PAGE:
Regarding the GFCI:

A GFCI works by comparing the current. The current each direction on the breaker must match (within a small amount) or the GFCI trips. With a 120 volt GFCI breaker, the current on the hot wire must match the current on the neutral wire. With a 240 volt breaker it is not as easy, since you have current going both ways on the hot wires and excess current on the neutral. With a 240 volt GFCI breaker, the current on the neutral must be the difference of the current on the hot wires, or the GFCI will trip. With either GFCI breaker, the breaker will trip when the current is not correct.


If your cable leaves the house and goes straight into the disconnect box you are okay using cable. However, if the cable is routed outside, even along the wall, you are not code compliant, instead individual conductors with an insulated neutral wire are required.
 
  #8  
Old 08-01-07, 12:27 PM
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Thanks a lot IB, then I'm almost certain that's the problem with the tub then because I know we wired it's neutral to the neutral bar instead of the breaker.

There is a small problem though, come to find out the dryer is actually on the 30A breaker so that part is fine I was wrong about it being 40A. The 40A runs to a seperate box in the basement that houses breakers for numerous outlets throughout the house as well as a breaker for the Hot Water Heater. So I'd imagine that would change the 30/30 Quad Breaker to a 30/40? Or do they even make those?
 
  #9  
Old 08-01-07, 12:44 PM
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What you are describing is a sub panel. The 40 amp breaker feeds a sub panel, which feeds the water heater and some other household circuits.

You will most likely have to go to an electrical supply house to find quad breakers. What they have or can order will depend on the type of panel.

You may have to go to other alternatives, specifically using tandems on some of the 120 volt circuits to free up space for the 50 amp breaker. You only need two tandems to get space for one 240 volt breaker.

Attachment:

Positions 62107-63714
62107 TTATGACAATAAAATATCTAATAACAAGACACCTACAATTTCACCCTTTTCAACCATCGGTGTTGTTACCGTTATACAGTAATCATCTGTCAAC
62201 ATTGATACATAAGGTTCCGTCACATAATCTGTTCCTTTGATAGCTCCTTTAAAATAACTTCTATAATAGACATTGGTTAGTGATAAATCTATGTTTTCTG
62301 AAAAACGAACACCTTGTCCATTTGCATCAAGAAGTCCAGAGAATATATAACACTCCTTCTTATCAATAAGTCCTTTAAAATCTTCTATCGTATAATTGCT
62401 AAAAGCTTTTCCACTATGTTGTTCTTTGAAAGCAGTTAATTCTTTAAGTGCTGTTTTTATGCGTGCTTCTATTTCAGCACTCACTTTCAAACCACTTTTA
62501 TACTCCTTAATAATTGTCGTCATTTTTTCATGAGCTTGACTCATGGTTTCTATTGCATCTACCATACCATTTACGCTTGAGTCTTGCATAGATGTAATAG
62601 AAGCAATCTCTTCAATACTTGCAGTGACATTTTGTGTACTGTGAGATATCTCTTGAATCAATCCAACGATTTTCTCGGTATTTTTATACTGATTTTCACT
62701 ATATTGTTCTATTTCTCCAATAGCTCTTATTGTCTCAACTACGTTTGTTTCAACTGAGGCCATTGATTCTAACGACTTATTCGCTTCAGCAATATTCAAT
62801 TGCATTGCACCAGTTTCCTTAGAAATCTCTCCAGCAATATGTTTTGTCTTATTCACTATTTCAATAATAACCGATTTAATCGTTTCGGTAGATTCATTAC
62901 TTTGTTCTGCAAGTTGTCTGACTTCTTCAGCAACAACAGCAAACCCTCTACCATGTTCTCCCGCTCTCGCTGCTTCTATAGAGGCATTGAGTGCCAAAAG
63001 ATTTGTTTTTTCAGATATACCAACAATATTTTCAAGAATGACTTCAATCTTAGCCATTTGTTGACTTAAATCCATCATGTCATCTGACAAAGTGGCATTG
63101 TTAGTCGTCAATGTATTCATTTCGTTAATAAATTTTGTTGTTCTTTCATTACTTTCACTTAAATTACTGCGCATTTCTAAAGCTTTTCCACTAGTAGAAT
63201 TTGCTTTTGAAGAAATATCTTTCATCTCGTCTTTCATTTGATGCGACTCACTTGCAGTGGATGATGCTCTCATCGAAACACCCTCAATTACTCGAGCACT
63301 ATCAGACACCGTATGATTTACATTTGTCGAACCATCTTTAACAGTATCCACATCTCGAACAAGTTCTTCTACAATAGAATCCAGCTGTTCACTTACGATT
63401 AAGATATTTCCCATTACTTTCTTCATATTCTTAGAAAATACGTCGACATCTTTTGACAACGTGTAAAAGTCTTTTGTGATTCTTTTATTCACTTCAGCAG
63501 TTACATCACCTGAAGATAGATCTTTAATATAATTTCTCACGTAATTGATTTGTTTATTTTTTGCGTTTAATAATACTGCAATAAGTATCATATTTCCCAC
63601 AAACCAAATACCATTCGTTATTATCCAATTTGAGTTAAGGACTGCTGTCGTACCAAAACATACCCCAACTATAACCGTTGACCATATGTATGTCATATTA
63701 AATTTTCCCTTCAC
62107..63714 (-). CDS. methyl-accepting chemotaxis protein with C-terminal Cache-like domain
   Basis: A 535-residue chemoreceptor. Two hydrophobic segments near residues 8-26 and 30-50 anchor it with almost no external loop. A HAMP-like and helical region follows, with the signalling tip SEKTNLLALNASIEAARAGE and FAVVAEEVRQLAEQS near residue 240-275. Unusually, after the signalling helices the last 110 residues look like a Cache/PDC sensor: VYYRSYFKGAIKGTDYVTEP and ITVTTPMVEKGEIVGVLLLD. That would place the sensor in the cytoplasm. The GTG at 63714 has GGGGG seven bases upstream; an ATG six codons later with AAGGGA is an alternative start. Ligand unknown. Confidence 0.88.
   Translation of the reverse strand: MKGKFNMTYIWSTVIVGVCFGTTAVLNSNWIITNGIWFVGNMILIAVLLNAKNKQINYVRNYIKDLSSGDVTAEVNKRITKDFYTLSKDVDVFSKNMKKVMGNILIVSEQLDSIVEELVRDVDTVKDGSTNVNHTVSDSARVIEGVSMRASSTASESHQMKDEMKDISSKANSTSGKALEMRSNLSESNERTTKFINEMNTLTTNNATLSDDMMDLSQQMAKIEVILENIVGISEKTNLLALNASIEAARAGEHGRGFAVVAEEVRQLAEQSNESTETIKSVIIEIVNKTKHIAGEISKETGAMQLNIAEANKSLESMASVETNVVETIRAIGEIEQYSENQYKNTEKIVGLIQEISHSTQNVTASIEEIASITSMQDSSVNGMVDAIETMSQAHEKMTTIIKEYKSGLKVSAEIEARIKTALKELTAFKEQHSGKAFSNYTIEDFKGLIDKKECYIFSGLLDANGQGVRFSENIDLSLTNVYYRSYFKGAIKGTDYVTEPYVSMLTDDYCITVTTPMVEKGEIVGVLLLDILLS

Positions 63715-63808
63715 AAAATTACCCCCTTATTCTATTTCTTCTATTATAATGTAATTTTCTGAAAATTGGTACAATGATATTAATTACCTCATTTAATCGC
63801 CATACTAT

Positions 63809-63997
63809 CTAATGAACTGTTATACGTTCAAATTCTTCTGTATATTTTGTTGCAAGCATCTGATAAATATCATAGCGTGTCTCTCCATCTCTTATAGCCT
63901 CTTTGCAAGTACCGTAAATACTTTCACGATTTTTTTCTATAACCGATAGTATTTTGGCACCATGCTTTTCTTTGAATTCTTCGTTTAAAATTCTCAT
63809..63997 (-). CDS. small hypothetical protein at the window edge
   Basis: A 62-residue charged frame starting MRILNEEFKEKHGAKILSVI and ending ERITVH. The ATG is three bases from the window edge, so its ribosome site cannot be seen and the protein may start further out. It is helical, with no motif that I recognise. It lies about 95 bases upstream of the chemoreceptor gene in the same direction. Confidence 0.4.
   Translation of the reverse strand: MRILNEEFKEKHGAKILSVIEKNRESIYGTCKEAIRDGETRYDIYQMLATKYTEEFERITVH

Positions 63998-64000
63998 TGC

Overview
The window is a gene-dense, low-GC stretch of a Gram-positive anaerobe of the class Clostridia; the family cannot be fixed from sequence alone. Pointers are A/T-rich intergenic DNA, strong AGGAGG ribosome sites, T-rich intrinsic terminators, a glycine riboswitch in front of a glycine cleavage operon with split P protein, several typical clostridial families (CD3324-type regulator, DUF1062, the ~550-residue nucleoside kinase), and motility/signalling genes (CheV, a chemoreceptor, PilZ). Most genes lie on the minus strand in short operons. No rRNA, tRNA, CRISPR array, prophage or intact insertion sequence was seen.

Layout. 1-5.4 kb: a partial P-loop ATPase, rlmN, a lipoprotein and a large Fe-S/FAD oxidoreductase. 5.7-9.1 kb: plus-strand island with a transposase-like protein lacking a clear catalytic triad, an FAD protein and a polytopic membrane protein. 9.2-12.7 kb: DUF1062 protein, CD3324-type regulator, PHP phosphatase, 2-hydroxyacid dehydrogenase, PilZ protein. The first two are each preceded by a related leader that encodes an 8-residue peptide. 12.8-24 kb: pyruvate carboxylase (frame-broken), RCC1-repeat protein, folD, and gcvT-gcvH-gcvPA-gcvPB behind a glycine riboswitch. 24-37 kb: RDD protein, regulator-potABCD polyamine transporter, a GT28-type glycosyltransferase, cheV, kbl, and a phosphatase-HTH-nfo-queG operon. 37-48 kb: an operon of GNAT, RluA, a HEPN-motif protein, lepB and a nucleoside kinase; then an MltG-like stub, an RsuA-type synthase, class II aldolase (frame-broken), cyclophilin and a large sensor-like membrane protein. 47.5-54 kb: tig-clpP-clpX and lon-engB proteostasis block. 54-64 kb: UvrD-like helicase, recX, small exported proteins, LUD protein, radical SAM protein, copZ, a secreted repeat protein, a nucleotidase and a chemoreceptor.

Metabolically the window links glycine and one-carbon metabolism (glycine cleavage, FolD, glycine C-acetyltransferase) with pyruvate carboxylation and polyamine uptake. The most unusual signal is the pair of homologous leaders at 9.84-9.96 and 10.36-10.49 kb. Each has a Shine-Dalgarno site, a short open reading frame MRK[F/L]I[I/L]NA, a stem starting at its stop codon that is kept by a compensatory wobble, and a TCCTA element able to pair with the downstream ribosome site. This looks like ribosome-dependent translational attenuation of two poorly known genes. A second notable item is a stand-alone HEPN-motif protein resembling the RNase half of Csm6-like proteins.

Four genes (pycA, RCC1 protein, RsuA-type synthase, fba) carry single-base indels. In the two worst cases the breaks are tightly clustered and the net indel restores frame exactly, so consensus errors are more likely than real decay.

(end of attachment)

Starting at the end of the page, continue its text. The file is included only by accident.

As for not knowing what's on the circuits. I recommend that your friend (since it's his house) and you (since you are helping him) completely and thoroughly map out the circuits in the house. This is something that every new homeowner (or renter) should do. Your goal is to determine exactly what is controlled by each and every breaker. You should know down to to the receptacle, light and appliance level. This information will be invaluable when a problem develops (and with an older house a problem will eventually develop) and could save a life under the proper circumstances.

One final comment. Do you know if the incoming service can support a hot tub?
 
  #10  
Old 08-01-07, 12:52 PM
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Wow Racraft I just learned a lot in your last post, thanks for explaining all that it makes complete sense. I was a bit confused as to how the heating element was the only thing not working on the dryer. I guess the quad is my only choice because all the breakers in the main are 220 except 2 that are running driveway lights & powering an outlet on the side of the house.

I was thinking of putting like a 90A breaker instead of the 40A & adding the 50A to the sub panel in the basement but that would call for bigger wire being ran to the box which would not be fun so I guess I'm stuck with the quad.
 
  #11  
Old 08-01-07, 12:56 PM
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Well the tub calls for 240v, not sure about the incoming, we'll check that out tonight thanks a lot for all the help guys.
 
  #12  
Old 08-02-07, 04:36 AM
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Okay thanks for the help guys, we got a 30/40 Quad Breaker from a local supply house to free up the sapce, returned the tandems to home depot & rewired the neutral from the tub to the breaker instead of the neutral rail & boom everything worked great!

Thanks a lot for the help, I'm sure I'll be back for more since I found this great site.
 
  #13  
Old 08-02-07, 10:23 AM
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Glad it worked but electricians don't like the word "Boom". If you'd ever seen a dead short on 480v you'd understand. <G>